I'm really not.
There is no need to turn off redis' persistence.
See above. I use this approach all the time.
This isn't over-engineering. A powerful tool is fine when it's simple to use (and, as in this case, has a negligible overhead). No-one's suggesting rabbitmq or even AWS SQS.
That also solves the initial problem, both simply and elegantly.
My tag line is: obsessed with simplicity. As I mentioned earlier, I regard the CSV solution as more complex.
My day job is, basically, helping businesses get out of the mess they've created. Typically, a business that has become successful without any focus on the quality of their software (by which I chiefly mean maintainability) and that now finds itself painted into a corner (where the limiting factor has become the ability to adapt their software).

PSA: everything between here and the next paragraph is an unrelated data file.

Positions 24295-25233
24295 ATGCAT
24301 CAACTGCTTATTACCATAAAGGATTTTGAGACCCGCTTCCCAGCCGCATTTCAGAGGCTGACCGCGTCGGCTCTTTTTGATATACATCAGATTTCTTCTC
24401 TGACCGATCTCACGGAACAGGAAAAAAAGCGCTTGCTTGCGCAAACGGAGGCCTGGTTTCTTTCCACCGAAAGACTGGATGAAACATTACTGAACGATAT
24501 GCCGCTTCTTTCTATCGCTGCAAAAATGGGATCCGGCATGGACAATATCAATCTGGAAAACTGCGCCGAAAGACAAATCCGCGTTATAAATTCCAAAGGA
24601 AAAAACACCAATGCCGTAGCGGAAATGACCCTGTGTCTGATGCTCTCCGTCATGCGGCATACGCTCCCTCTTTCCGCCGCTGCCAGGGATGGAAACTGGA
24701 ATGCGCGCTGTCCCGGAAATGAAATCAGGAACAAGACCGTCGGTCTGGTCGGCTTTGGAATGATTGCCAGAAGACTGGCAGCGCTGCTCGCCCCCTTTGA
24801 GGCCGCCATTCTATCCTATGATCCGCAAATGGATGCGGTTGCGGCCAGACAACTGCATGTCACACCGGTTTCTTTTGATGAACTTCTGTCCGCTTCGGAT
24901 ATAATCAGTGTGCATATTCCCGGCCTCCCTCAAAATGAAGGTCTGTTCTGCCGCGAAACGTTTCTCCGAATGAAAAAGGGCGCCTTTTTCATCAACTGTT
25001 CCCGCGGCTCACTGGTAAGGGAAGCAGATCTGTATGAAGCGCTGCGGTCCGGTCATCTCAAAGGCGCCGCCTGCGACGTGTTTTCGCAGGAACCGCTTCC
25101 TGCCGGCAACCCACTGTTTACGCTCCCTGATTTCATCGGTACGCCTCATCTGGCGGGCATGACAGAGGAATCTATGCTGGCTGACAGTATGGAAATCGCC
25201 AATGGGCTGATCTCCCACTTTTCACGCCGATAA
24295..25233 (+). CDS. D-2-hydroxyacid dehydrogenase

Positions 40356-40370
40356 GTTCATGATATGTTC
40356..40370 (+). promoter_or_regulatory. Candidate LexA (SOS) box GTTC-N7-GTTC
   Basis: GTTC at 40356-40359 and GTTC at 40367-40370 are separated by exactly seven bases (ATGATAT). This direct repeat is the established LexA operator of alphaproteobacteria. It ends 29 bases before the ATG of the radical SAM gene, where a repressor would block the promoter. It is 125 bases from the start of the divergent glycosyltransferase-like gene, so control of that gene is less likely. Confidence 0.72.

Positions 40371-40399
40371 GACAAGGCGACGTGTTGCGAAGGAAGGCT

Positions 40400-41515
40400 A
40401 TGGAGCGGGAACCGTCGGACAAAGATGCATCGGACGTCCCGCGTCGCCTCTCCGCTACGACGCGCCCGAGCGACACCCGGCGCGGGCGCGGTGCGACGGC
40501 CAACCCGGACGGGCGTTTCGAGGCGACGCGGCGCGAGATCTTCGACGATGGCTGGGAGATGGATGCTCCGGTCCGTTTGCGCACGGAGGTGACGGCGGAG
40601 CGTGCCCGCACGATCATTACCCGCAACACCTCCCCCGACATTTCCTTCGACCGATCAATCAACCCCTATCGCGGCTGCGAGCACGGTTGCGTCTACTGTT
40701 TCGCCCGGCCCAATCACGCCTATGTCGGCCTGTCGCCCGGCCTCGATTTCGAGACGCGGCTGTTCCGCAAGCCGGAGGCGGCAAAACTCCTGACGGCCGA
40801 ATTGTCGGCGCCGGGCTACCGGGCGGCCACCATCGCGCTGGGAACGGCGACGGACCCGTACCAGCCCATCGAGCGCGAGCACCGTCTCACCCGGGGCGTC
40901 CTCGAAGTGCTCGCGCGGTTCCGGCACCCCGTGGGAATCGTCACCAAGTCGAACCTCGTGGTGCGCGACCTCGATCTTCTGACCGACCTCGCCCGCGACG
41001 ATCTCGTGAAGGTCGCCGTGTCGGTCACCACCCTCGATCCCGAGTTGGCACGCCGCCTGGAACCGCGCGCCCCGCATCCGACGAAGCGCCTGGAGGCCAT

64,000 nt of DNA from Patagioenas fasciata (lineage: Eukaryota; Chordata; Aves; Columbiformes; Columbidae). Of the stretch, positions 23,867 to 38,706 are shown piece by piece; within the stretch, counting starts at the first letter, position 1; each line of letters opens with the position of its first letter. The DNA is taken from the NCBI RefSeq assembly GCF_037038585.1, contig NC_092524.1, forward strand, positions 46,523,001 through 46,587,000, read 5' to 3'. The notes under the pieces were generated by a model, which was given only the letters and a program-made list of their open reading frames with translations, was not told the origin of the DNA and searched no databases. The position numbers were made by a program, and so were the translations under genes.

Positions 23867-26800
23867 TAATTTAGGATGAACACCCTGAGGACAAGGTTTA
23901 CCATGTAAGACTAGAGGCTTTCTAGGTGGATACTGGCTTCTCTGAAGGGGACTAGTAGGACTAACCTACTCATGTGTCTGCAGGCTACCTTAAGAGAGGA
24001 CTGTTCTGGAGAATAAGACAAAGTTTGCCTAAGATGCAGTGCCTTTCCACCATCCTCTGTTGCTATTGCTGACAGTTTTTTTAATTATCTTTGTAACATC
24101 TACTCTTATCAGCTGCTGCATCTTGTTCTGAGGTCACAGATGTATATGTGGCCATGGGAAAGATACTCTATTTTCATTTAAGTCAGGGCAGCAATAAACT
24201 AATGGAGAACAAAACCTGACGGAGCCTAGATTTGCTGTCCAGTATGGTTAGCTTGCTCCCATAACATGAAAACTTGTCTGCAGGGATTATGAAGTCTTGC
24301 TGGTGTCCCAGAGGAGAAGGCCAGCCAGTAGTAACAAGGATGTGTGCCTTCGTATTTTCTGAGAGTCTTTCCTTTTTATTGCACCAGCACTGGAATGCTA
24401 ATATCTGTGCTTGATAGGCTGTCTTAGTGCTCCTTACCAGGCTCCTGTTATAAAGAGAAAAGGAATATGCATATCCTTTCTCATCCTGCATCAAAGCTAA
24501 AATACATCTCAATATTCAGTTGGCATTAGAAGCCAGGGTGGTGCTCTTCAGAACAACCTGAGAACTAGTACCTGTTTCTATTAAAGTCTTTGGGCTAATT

After lack of tests, the biggest problem I encounter is home brewed solutions to problems that have grown out of all proportion to the original use and on which the whole system depends. You probably know the rest of the story: no-one knows how deep the rabbit hole goes, and no-one want to touch it.
On that basis, when developing, I practice a kind of "YAGNI, but you probably will". If the overhead to provide vastly more flexibility and functionality is very small, then it's worth doing from the outset.
I should add that we are considering redis here, which I regard as ubiquitous nowadays.